In case some of the things/names/places/expressions I’ve been using related to the Australian music scene sound like Chinese to you, here’s a li’l list with explanations and further links.
A. B. Original (Always Black, Original) – a politically charged and socially conscious duo of Indigenous rappers, Briggs and Trials.
Acca Dacca – what Aussies call AC/DC.
AO (Australian Open) Live Stage – one of the events happening during the Aus Open; live bands playing every night of the tournament.
APRA (Australasian Performing Right Association) – Aussie music industry body responsible for public performance royalties.
AMCOS (Australasian Mechanical Copyright Owners Society) – Aussie music industry body in charge of the “mechanical”/reproduction royalties.
ARIA (Australian Recording Industry Association) – Aussie music body in charge of licensing and royalties.
ARIAs (ARIA Awards) – Aussie equivalent of the Grammys or Brits.
ARIA charts – Aussie national charts, something like Billboard in the US.
ARIA Hall of Fame – Aussie equivalent of the American Rock’n’Roll Hall of Fame.
Australian Music Vault – a sort of museum/experience narrating the history of Aussie music with various exhibits showcasing different genres, artists and historic developments; housed in the Arts Centre building in Melbourne.
Bad Apples Music – an Aboriginal owned, Melbourne based record label, supporting mostly Indigenous artists.
Baker Boy – real name Danzal Baker; an Indigenous hip hop artist from NT (the Northern Territory), rapping in both English and his native Yolŋu Matha language.
Banger – a hit or an awesome song.
(Adam) Briggs – an Indigenous rapper, half of the A. B. Original hip hop duo and founder of Bad Apples Music record label.
Deadly – cool or awesome, used frequently by the Aboriginal folks.
Didge – short for didgeridoo, called yidaki in the Aboriginal language; check my post about it here.
DKLM (Don’t Kill Live Music) – a 2019 Sydney rally organised to express the industry’s disagreement with the NSW government laws, imposing additional unfair regulations and requirements on music festivals in the state.
Freo (Fremantle) – Perth’s suburb where most gigs and cultural things happen.
GiggedIn – a subscription platform that offers monthly flat rates for going to gigs.
Groovin The Moo (GTM) – one of the Aussie festivals with legs in every state.
Gurrumul – full name: Geoffrey Gurrumul Yunupingu; the most commercially successful and world famous Indigenous artist and multi-instrumentalist, known for his soft voice and playing the guitar in a particular way.
Legend – awesome, cool (referring to a person).
Like A Version – a radio segment aired by Triple J every Friday, similar to the BBC Radio 1’s Live Lounge, in which the invited artists perform their original song and a cover; check my post about the segment here.
(Sydney) Lockout laws – strict regulations imposed by the NSW government on entertainment establishments in Sydney in 2014, aimed at reducing alcohol fuelled violence.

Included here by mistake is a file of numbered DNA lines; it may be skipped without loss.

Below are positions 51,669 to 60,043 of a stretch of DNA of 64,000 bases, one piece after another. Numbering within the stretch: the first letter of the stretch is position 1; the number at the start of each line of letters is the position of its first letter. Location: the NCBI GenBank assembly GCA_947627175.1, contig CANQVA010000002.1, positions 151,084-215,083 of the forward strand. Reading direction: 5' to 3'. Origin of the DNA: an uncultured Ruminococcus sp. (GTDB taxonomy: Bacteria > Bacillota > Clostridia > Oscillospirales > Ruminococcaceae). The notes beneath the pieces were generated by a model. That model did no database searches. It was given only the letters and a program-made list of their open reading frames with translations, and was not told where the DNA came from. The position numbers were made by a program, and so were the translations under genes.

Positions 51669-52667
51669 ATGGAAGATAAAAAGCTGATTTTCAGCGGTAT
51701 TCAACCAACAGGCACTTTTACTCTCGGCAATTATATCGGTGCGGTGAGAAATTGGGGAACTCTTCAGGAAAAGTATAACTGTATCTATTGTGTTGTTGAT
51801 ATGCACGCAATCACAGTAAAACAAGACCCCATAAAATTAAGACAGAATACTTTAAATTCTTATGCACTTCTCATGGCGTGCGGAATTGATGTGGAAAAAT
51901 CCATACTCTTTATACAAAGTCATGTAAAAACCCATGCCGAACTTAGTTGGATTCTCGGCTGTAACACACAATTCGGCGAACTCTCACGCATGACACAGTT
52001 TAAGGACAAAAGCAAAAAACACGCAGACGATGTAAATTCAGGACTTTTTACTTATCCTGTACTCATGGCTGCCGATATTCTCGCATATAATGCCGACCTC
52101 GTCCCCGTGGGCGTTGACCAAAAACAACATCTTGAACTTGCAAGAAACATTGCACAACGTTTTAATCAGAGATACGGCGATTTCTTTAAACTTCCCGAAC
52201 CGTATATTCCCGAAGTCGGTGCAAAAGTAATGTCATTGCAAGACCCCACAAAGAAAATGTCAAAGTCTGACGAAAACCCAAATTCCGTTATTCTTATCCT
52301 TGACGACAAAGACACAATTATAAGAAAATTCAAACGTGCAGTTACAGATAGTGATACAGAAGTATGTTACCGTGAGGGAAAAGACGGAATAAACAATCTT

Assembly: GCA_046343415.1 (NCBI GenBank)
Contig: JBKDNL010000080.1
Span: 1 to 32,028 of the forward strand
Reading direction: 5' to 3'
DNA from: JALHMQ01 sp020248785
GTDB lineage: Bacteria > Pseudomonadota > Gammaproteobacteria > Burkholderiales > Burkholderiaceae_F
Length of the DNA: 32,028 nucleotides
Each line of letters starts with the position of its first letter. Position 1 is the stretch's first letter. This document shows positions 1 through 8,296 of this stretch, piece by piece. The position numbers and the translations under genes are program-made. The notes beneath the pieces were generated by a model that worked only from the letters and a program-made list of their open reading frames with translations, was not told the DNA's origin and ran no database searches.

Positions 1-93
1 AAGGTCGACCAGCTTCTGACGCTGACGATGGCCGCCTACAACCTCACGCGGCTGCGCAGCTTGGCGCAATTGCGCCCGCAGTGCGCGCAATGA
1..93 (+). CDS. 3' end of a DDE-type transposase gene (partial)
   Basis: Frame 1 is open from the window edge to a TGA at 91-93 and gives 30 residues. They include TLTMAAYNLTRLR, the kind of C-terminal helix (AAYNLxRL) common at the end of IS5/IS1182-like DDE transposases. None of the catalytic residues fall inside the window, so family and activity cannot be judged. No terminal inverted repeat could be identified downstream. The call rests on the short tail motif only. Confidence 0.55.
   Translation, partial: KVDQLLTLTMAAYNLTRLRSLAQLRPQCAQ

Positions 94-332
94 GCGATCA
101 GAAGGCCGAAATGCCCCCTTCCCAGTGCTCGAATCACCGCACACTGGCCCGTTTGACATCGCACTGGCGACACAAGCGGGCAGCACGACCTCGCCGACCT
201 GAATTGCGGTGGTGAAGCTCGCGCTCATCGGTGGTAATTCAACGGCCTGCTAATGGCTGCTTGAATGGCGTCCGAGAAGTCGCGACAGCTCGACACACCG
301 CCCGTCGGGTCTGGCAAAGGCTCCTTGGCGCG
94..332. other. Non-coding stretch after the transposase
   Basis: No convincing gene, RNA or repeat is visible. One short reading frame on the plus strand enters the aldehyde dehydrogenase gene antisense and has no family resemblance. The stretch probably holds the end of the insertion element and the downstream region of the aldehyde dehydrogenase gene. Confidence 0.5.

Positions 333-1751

Mate – pretty much anybody Down Under, like a random doctor that does your check-up, your father, the police officer who just pulled you over, your girlfriend when she’s driving you mad, your boss when you’re in the pub and at the office, the butcher from the shop next door, a passer-by, Nick Cave, the shitty sound engineer from the venue you played last night, and most of all, any of your friends.
Music Victoria – Victorian state peak body for music.
Muso – a (mostly non-professional) musician.
Patron – somebody that purchases something at a venue, i.e. food, drink, ticket to a gig etc.
Punter – spectator in the music fan context.
Sideshow – acts coming to play festivals often announce additional gigs in big cities called sideshows.
SLAM (Save Live Australia’s Music) – a rally that took place in February 2010 as a response to VIC government’s liquor licensing laws.
Splendour In The Grass (SITG) – one of the famous Aussie festivals that takes place in Byron Bay in NSW every July.
St Kilda Festival – the biggest free music, arts and culture festival in Australia that takes place in Melbourne’s beachside suburb of St Kilda every second Sunday in February.
The Tote – one of Melbourne’s historic live music venues that fell victim to liquor licensing laws imposed by the Victorian government in 2010 causing the SLAM movement to emerge.
Triple J – a government funded, influential national radio station, part of the ABC family, especially popular amongst younger generations and supporting mostly Aussie music.
Triple J Unearthed – Triple J’s initiative where artists can upload their music independently to a website and receive professional reviews and national airplay; it has helped discover and kick off careers of some now famous Aussie artists, i.e. Flume.